Tsitsikamma (Clavicaulis subgen. nov.) pedunculata Samaai & Kelly, 2003, Samaai, Gibbons, Kelly and Davies-Coleman, 2003

Samaai, Toufiek, Kelly, Michelle, Ngwakum, Benedicta, Payne, Robyn, Teske, Peter R., Janson, Liesl, Kerwath, Sven, Parker, Denham & Gibbons, Mark J., 2020, New Latrunculiidae (Demospongiae, Poecilosclerida) from the Agulhas ecoregion of temperate southern Africa, Zootaxa 4896 (3), pp. 409-442: 426-427

publication ID

https://doi.org/10.11646/zootaxa.4896.3.4

publication LSID

lsid:zoobank.org:pub:FD238C7C-E3F8-408B-9711-9A0BFFF69692

DOI

http://doi.org/10.5281/zenodo.4391116

persistent identifier

http://treatment.plazi.org/id/0A5787DE-A96C-FFD9-FF5C-6E78FBD896A4

treatment provided by

Plazi

scientific name

Tsitsikamma (Clavicaulis subgen. nov.) pedunculata Samaai & Kelly, 2003
status

 

Tsitsikamma (Clavicaulis subgen. nov.) pedunculata Samaai & Kelly, 2003  

( Fig. 11 View FIGURE 11 , Table 1, 4)

Tsitsikamma pedunculata, Samaai, Gibbons, Kelly and Davies-Coleman, 2003: 19–20   View Cited Treatment , fig. 3G, 4F, 6B.

Tsitsikamma pedunculata, Parker-Nance et al. 2019: 109–112   , figure 2a–l; table 2.

Material examined. Holotype — NHMUK 2003.1 View Materials .10.2, Thunderbolt Reef, Cape Recife, St. Francis Bay , 34.053° S, 25.689° E, 40 m, collected by Patrick L. Colin, CRRF, 25 Feb 1999. GoogleMaps  

Type locality. St. Francis Bay , Algoa Bay, Agulhas ecoregion, South Africa   .

Distribution. Algoa Bay, Agulhas ecoregion, South Africa.

Diagnosis. Sponge pedunculate, body 5 cm diameter, up to 8 cm high, stalk 3–4 cm long, surface smooth and crowded with small, button-shaped oscules, 0.5–2 mm wide, 3 mm high and with numerous circular fungiform areolate porefields, 4–5 mm wide, 6 mm high, without membrane ( Fig. 11A View FIGURE 11 ). A very tough leathery purse surrounds a much softer choanosome that pulls away from the outer case upon collection. Sponge is extremely resilient, leathery and compressible; colour in life is salmon pink to pinkish brown; between the oscules and areolate porefields the colour is dark pink ( Fig. 11A View FIGURE 11 ); some specimens might appear as turquoise to dark purple in situ under low light conditions (see Fig. 2 View FIGURE 2 in Parker-Nance et al. 2019); In alcohol, the ectosome is either brown, olive green, cream to tan colour and the choanosome is dark brown or tan. In preservative the ectosome is brown, the choanosome is dark brown ( Fig. 11A View FIGURE 11 ). The choanosome consists of a thick ‘purse’ of tangential megascleres (the ectosome) surrounding a much softer choanosome containing an irregular reticulation of wispy tracts of smaller styles; the choanosome detaches and falls away from the ectosomal purse when bought from the water ( Fig. 11D View FIGURE 11 ). The ectosome is composed of a thick, dense feltwork of tangential and paratangential anisostyles. A single layer of erect isochiadiscorhabds lines the surface of the ectosome. Megascleres ( Tables 1, 4) are styles, in two sizes: (1) slightly curved, thickened centrally 684 (591–728) × 16 μm; (2) thinner slightly curved centrally 536 (500–555) × 11 μm. Microscleres ( Tables 1, 4) are isochiadiscorhabd ( Fig. 11B, C View FIGURE 11 ) with two whorls of cylindrical-conical tubercles, median whorl absent, the apex of each tubercular projection is acanthose: 29 (27–30) × 7 μm. Sponge is found in an exposed coastal bay (Algoa Bay) rooted in sandy substrata, abundant between 34– 40 m. The sponge contains biologically active pyrroloiminoquinone alkaloids, discorhabdin V and discorhabdin derivatives +14-Bromo-3-dihydrodiscorhabdin C that may have pharmacological potential [Cytotoxicity against Human Colon Tumour cell line (HCT 116)] ( Antunes et al. 2004, 2005).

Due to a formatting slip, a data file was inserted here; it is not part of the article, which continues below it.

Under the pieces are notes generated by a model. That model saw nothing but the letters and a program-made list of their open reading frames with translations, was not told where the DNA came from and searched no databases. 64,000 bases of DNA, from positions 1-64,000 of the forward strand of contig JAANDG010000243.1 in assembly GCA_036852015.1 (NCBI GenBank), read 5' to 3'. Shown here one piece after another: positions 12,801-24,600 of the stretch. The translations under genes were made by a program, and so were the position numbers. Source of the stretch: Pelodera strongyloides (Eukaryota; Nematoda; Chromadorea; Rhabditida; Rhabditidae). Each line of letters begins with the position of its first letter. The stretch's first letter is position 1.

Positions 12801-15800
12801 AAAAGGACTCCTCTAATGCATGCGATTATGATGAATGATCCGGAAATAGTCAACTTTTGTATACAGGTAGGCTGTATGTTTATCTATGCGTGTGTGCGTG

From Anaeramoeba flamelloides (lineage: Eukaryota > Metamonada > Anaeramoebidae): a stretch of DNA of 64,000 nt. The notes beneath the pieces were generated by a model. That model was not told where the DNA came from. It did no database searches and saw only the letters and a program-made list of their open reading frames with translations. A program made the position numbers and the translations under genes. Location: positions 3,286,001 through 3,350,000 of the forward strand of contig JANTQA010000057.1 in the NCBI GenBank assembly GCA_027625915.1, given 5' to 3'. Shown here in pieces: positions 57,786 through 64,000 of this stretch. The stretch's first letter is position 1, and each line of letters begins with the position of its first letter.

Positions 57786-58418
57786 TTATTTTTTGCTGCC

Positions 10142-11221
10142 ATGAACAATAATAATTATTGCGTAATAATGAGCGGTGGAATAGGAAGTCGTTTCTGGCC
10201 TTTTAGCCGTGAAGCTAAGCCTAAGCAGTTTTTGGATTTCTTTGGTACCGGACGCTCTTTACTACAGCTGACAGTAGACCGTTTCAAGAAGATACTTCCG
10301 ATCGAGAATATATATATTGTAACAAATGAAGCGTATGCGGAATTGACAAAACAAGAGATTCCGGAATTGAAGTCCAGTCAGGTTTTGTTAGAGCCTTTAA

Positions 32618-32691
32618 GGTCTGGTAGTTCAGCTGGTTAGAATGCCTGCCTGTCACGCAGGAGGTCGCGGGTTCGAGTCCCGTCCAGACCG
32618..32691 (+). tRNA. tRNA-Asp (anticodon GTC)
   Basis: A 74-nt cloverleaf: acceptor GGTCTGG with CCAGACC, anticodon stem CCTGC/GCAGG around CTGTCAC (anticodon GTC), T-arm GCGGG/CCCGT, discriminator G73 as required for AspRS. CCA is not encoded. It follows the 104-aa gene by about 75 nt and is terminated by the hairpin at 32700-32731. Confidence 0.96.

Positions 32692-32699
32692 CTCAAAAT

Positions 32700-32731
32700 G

Remarks. Tsitsikamma   (C. subgen. nov.) pedunculata   was described from a single specimen, the holotype, and was considered rare. Currently, the species is found to be abundant on deep reef systems between 34–40 m (Parker-Nance et al. 2019). Note that the in-situ photographs of turquoise to dark purple specimens, observed by Parker-Nance et al. (2019), are due to low light conditions during the survey period.

Tsitsikamma (T.) favus   , T. (T.) amatholensis   sp. nov., T. (C. subgen. nov.) pedunculata   and T. (C. subgen. nov.) michaeli   are sympatric in Algoa Bay, but distinguishable in the field based on colouration and external morphology (see Table 1; Figs 8 View FIGURE 8 , 10E View FIGURE 10 , 11A View FIGURE 11 ): T. (C. subgen. nov.) pedunculata   is either salmon pink and stalked; T. (T.) favus   is semispherical and dark brown; T. (C. subgen. nov.) michaeli   is small olive green purse-like with short stalk-like structure (due to thickening of the ectosome) or sessile (see fig. 4 in Parker-Nance et al. 2019). Tsitsikamma   (C. subgen. nov.) pedunculata   also have a purse-like ectosome, being very leathery, forming a single chamber as opposed to the numerous honeycomb chambers typical of T. (T.) favus   . The key taxonomic differences are the morphology and size of the isochiadiscorhabd; in T. (C. subgen. nov.) pedunculata   it is much smaller, has only two cylindrical conical tubercules which is arranged in groups of three and the primary megascleres are slightly smaller and thinner in comparison to T. (C. subgen. nov.) michaeli   and T. (T.) favus   (see Tables 1, 2 and 4).

Kingdom

Animalia

Phylum

Porifera

Class

Demospongiae

Order

Poecilosclerida

Family

Latrunculiidae

Genus

Tsitsikamma

Loc

Tsitsikamma (Clavicaulis subgen. nov.) pedunculata Samaai & Kelly, 2003

Samaai, Toufiek, Kelly, Michelle, Ngwakum, Benedicta, Payne, Robyn, Teske, Peter R., Janson, Liesl, Kerwath, Sven, Parker, Denham & Gibbons, Mark J. 2020
2020
Loc

Tsitsikamma pedunculata, Samaai, Gibbons, Kelly and Davies-Coleman, 2003: 19–20

Samaai, T. & Gibbons, M. J. & Kelly, M. J. & Davies-Coleman, M. 2003: 20
2003